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Amplifiers

Discussion in 'Electronics Homework Help' started by Mbetts, Feb 24, 2013.

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  1. Mbetts

    Mbetts

    4
    0
    Feb 22, 2013
    Hi all, In this question I had already received the answers but have no idea how to get to there in the first place, I'll take you through what I've decided on so far.

    This is the layout I get from the question.
    transducer input amplifier output
    --- 200R --- 10KR --- [> hfe 40 --- 1K ---

    Input resistance of 10kΩ
    Output resistance of 1kΩ
    Gain 40
    Transfucer voltage 1mV/oC
    Internal resistance of 200Ω
    Room temp 20oC

    To come out with the answer of 784mV.

    If someone could guide me towards the answer I think I could do it but I don't know of which equation to use, couldn't grab my lecturer in the tutorial because he is always too busy so feeling a little lost.

    Thanks
     

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  2. duke37

    duke37

    5,364
    771
    Jan 9, 2011
    1. What is the transducer output at room temperature?
    2. What will the transducer out be when loaded with the amplifier. A 200 and 10k voltage divider.?
    3. What will be the amplifier output when this is amplified?

    Do the same maths for the second amplifier.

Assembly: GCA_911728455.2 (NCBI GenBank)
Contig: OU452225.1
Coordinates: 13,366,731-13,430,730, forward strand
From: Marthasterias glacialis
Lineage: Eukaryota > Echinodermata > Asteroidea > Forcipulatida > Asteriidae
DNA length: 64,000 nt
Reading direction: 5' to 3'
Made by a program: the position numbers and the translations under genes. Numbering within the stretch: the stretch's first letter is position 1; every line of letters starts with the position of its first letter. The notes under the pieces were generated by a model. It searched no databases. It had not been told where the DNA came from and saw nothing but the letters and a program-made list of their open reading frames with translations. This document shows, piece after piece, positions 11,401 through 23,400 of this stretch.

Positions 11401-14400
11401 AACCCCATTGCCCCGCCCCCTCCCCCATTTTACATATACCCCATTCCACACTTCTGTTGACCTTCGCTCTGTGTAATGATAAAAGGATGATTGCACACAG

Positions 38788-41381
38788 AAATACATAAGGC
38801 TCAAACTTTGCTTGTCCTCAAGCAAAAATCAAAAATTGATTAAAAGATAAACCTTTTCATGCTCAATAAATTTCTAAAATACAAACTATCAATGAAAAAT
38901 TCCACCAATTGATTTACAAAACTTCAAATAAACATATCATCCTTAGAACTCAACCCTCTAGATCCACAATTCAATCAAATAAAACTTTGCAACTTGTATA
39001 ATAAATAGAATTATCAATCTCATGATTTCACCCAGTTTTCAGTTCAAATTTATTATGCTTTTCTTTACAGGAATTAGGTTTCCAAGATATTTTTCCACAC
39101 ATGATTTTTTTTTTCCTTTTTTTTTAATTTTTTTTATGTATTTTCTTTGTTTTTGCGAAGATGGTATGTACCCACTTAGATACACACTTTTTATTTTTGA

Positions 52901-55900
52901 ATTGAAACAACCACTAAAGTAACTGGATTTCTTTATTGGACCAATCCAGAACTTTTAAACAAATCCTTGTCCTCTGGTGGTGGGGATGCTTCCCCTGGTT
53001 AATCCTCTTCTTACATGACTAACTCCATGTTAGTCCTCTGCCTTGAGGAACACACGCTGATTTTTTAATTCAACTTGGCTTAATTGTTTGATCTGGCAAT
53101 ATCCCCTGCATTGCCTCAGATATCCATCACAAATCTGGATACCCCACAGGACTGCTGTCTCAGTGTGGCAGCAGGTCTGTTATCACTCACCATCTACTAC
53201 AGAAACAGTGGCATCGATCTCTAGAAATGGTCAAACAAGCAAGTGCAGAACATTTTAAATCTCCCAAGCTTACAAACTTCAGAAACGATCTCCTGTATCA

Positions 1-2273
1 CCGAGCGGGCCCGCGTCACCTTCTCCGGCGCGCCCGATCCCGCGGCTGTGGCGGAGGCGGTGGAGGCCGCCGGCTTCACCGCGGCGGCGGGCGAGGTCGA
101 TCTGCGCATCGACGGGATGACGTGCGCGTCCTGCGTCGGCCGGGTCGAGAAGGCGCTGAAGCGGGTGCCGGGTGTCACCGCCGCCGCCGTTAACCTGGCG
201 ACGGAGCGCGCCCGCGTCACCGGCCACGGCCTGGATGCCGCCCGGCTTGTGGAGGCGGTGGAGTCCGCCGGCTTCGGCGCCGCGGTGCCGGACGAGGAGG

3. Mbetts

    Mbetts

    4
    0
    Feb 22, 2013
    1. 20 x 1mv = 20mV

    2. From what I understand VDR VR1= R1/ (R1+R2)*Vs.
    So you're saying 200/(10k+200)*20mV the maths doesn't add up?

    3. I guessing this is the answer to 2 by 40 (the gain)?

    All help is massively appreciated!
     
  4. Harald Kapp

    Harald Kapp Moderator Moderator

    11,444
    2,628
    Nov 17, 2011
    It does add up. That is the effective input voltage to the amplifier. Now multiply by the gain and get the output voltage for the single amplifier case.

    As Duke said:
    Consider the output impedance of the first amplifier and the input impedance of the second amplifier. They too form a voltage divider. This gives the effective input voltage to the second amplifier. And so on.

    To calculate the saturation effect, set the output of the second amplifier to 36V and do the whole math backwards.
     
  5. duke37

    duke37

    5,364
    771
    Jan 9, 2011
    1. OK
    2. You have the divider upside down. The source resistance is lower than the load resistance so the voltage will only be dropped a little.
    The equation becomes 10k/(10k+200)*20mV.
    3. As you say.
    4. As Harald says for the second amp etc.

    It is coming along nicely.
     
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